The Phoenicians founded a prosperous city in the northern coasts Africa named Carthage around 813-814 BC which is where it appears on the Bible Timeline Chart with World History. This was during the time of the Kings of a divided Israel and shortly before the first Olympiad.
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Carthage was one of the wealthiest areas of the Ancient world and found prosperity in its vast trading network which had a far-reaching domain across northern Africa. Carthage of Phoenicia founded 814 BC is now the area that spans modern day Spain into the Mediterranean. Because of the Phoenician empire spreading further into the European regions, many conflicts between Phoenicia, Rome and Greece was evident during this period in history.
While in the past, several historians debated the exact time of the founding of Carthage, carbon dating done on artifacts place the time of founding at around the Ninth century BC. It was said that the empire lasted for around 650 years since the founding of Carthage. The Roman Empire was especially persistent in bringing down the Phoenician city at around 150 BC. The original city was eventually obliterated around that time but was then rebuilt not long after. It would be another century before Carthage fell into ruin. Because of this, very few artifacts and remains can be excavated which date back to the original Carthage. To date, the ruins of harbors, as well as tombs and burial grounds, can still be visible even from the air.
The legend of the founding of Carthage begins with Elissa, daughter of the king of Tyre. She was to be given in marriage to the king’s brother, Sichaeus, who was a priest of Melqart. Elissa was to be handed over to her uncle along with the kingdom. Pygmalion, Elissa’s brother, had thought that the kingdom would go to him and plotted to assassinate his uncle and brother-in-law, Sichaeus. He was killed and came back as a ghost to warn Elissa about her brother. Elissa then took her royal wealth and followers and fled the kingdom.
Elissa and her followers, which are interpreted by most as colonists sent by the king of Tyre, stopped at the northern coast of Africa. Elissa negotiated with the locals for rest within the area and was then told that they could have the surrounding area that could only be covered by an Oxhide. It is this part of the legend that depicts the cleverness and tricky nature of the Phoenicians as Elissa had the hide cut into strips and laid in a crescent shape across the land. The area covered by the hide strips would eventually be Carthage. The coast across Sicily was now the new home of Elissa and her followers which prospered due to the mercantile skills attributed to the citizens of Tyre.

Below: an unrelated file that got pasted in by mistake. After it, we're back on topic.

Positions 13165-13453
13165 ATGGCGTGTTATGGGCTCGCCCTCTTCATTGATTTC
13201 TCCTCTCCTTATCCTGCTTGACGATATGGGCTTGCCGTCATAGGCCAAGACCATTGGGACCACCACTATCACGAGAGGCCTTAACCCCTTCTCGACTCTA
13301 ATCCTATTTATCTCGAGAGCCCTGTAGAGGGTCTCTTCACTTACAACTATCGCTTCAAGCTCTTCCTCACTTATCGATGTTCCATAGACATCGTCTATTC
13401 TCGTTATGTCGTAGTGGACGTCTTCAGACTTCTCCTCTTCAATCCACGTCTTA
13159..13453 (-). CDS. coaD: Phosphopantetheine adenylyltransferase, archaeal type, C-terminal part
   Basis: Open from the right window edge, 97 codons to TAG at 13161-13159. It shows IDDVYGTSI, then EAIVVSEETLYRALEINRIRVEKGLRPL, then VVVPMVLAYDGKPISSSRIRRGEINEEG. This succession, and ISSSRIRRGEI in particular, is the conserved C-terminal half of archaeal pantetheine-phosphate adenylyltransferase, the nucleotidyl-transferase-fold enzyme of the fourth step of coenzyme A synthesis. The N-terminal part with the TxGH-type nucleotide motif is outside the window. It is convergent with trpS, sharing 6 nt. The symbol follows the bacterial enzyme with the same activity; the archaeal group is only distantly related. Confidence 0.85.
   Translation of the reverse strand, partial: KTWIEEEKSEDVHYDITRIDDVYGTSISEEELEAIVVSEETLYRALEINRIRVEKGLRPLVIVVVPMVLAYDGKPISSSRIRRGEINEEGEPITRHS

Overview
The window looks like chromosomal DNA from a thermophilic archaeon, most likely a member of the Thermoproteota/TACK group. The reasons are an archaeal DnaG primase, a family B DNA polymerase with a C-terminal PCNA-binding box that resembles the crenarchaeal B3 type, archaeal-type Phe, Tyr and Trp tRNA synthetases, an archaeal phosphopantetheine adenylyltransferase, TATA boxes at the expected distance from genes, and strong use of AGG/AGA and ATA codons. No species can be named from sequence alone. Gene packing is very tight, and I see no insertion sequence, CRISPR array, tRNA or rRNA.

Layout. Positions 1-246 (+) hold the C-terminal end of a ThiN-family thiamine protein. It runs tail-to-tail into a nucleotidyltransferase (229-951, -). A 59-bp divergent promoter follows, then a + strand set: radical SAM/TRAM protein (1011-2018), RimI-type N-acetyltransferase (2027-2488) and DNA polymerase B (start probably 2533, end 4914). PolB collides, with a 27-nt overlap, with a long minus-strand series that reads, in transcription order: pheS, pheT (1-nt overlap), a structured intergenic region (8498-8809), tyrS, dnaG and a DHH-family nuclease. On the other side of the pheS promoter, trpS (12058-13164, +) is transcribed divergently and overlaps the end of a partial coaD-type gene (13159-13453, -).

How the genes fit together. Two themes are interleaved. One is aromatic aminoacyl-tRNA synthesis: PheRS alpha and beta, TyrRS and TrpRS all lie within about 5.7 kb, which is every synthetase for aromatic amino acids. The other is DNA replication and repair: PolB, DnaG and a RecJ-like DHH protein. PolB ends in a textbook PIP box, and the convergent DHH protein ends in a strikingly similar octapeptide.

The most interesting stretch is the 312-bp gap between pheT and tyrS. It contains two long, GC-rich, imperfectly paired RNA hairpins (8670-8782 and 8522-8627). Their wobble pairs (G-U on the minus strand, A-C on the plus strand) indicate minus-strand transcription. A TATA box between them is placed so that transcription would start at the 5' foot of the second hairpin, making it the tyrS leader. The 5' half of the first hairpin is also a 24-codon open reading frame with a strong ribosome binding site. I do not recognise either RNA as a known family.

Carthage in History and Literature
Phoenicians were generally considered to be ruthlessly treacherous by the Greeks and Romans. Even in the Homeric works, Phoenicians were referred to as polypaipaloi or “having numerous tricks”. However, Cicero points out that no empire could be held for more than 6 centuries without skilled rule and leadership.
The war between Rome and Carthage during the mid 2nd century BC was called the Third Punic War and the Battle of Carthage was what led to the downfall of the city during 147 BC. This is often referred to as the salting of Carthage. Undeniably, Carthage of Phoenicia founded 814 BC is one of the most important imperial civilizations during the last millennia BC, maintaining a stable rule that lasted for 600 years.